New Laws Ban Smoking at Home
Will the new laws really make people quit smoking or will they just find ways around them?
Tuesday, October 23, 2012
Sometimes cigarette smokers get a bad rap.
I’m not a smoker, but I do feel for them at times, because their chosen decision to smoke has been almost criminalized.
When smokers were forced to leave bars and restaurants, many believed it was a great idea, and although there were obviously some critics of the new smoking laws, there surprisingly wasn’t too much push-back from either smokers or non-smokers.
In the Southern California enclave of Burbank, my collegue Truman Lewis reports that smoking is now strictly forbidden in all areas of the apartment complex he occupies, including balconies. This is the result of the Secondhand Smoke Control Ordinance adopted way back on April 3, 2007. The ordinance prohibits smoking in specific locations throughout the city, including multi-family residences.
Truman says this hasn't stopped him from enjoying an evening cigar on his balcony.
"The balcony overlooks the 134 (freeway). Does a single cigar really cause more pollution than ten lanes of traffic?" Lewis wonders.
A Burbank no-smoking sign
Farther north, a new law in San Rafael provides that smoking will not be allowed in multi-family homes, duplexes or condominiums -- and some may ask, if smokers can’t smoke in their own homes or in restaurants, where should they go to smoke? (The answer, of course, is that they must buy a single-family home on a big lot and keep the windows closed).
“We are happy to blaze a trail, said the mayor of San Rafael, Gary Phillips. “We’re most happy to be in the forefront of the issue because we think it will greatly benefit our residents and those visiting San Rafael, and we think it will set the tone for other cities as well.”
Smoking will also be forbidden in the downtown streets and sidewalks of San Rafael.
The primary reason for the new law is that second-hand smoke easily travels through vents, air ducts and hallways of apartment buildings and condominiums, thus potentially affecting other families and households in the complex.
It's not just cities. States are considering putting these kinds of laws into place in an effort to make smoking so inconvenient for smokers that they’ll eventually quit.
But does that work? Does imposing strict laws on people really get them to give up a particular lifestyle, even if that lifestyle is bad for them health-wise? Anyone who has seen a person addicted to drugs could probably answer that question pretty easily.
Critics say the smoking ban robs folks of the option of being themselves in the privacy of their own home, and is a form of punishment for people who choose to go against the health warnings attached to smoking.
“This proposed smoking ban actually intends to punish people for what they do in their own homes,” said a critic of the ban, Thomas Ruppenthal, to the San Rafael city council. “I really feel this is tyranny.”
However, proponents of the new law say it will definitely discourage smoking across the California city, and the statistics prove it.
“The San Rafael ban is a very significant event because it will spread," said Stanford University professor Robert Proctor in an interview. “We’re on the downslope of a big curve. Smoking peaked in 1981 with 630 billion cigarettes sold in the United States. Now it’s down to 350 billion. And that number will keep on going down until smoking is a distant memory.”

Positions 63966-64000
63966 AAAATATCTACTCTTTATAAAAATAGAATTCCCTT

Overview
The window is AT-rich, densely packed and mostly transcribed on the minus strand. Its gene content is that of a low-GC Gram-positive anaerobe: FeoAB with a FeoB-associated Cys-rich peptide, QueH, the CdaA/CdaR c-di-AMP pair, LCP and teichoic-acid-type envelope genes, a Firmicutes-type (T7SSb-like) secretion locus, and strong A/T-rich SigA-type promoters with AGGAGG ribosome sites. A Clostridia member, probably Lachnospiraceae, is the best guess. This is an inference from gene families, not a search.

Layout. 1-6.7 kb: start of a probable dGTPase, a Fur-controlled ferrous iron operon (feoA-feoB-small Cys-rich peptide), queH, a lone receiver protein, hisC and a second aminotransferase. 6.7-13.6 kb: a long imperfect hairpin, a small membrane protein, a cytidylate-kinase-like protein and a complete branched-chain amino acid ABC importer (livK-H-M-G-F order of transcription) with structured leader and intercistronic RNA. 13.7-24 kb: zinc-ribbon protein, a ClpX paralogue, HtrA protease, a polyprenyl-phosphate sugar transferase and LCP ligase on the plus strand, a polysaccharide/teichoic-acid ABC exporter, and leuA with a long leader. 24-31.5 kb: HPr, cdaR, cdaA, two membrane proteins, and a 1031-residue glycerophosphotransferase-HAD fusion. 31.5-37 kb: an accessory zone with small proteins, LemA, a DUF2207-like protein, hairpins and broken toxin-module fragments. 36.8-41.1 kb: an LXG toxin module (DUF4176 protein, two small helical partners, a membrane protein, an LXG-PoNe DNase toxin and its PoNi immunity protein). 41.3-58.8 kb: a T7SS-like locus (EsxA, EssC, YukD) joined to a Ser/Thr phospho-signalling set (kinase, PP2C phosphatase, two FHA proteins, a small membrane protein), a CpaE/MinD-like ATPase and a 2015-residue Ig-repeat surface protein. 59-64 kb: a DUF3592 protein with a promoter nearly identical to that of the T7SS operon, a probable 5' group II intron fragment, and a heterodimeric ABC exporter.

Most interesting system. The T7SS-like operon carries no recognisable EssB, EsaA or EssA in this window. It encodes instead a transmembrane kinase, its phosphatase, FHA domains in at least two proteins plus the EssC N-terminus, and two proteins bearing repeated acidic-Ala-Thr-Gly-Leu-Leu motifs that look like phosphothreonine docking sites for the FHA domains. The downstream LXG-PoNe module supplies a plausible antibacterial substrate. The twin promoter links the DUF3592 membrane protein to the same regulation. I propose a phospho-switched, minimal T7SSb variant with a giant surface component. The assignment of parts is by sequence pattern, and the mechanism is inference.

However the question is, how will officials really keep people from smoking in their homes? Will the new law create a bunch of 911 calls or complaints to the police, because a non-smoker smells smoke in their apartment? Some would say those non-smokers would have good reason to make sure the law is enforced.
Up in the wine country, a Healdsburg, Calif., resident told us he resigned from his condominium association board because he was tired of dealing with complaints about second-hand smoke.
"People keep their noses pressed to the vents, hoping to gather evidence on their neighbors. Who has time for that?" he asked. "I could be over at the tasting room instead."
According to the Centers for Disease Control and Prevention (CDC), second-hand smoke contains about 250 known toxins and 50 chemicals that can cause cancer, heart disease and other illnesses.
In addition, more than 126 million non-smokers inhale secondhand smoke from places like their jobs, vehicles and you guessed it, in their homes.
But the question remains, where will smokers go where they’re not affecting others with their cigarettes, pipes, or cigars? They won't be able to go outside much longer. Cities are beginning to ban smoking in all public areas, including the outdoors -- and not just in health-obsessed California.
The Metro subway system in the Washington, D.C., area strictly forbids smoking on its outside sidewalks, escalators and so forth. Tickets are issued with some frequency. (And don't you dare try eating a banana or snack bar either).
New York City imposed an outdoor citywide smoking ban earlier this year. The law, which Mayor Michael Bloomberg signed in February, makes smoking illegal in New York City's 1,700 parks and on the city's 14 miles of public beaches. Smoking is also be prohibited in pedestrian plazas like Times Square and within a certain number of feet of building exits.
Think you can retreat to the wilderness? Not likely. Smoking and open fires are verboten in many areas of national parks, forests and so forth. Smoking might still be OK on glaciers but they, as we know, are melting.
Some airports now have smoking rooms -- usually resembling holding cells. Guess that might become the last resort. But would you have to buy an airline ticket just to get into the airport to have a smoke?
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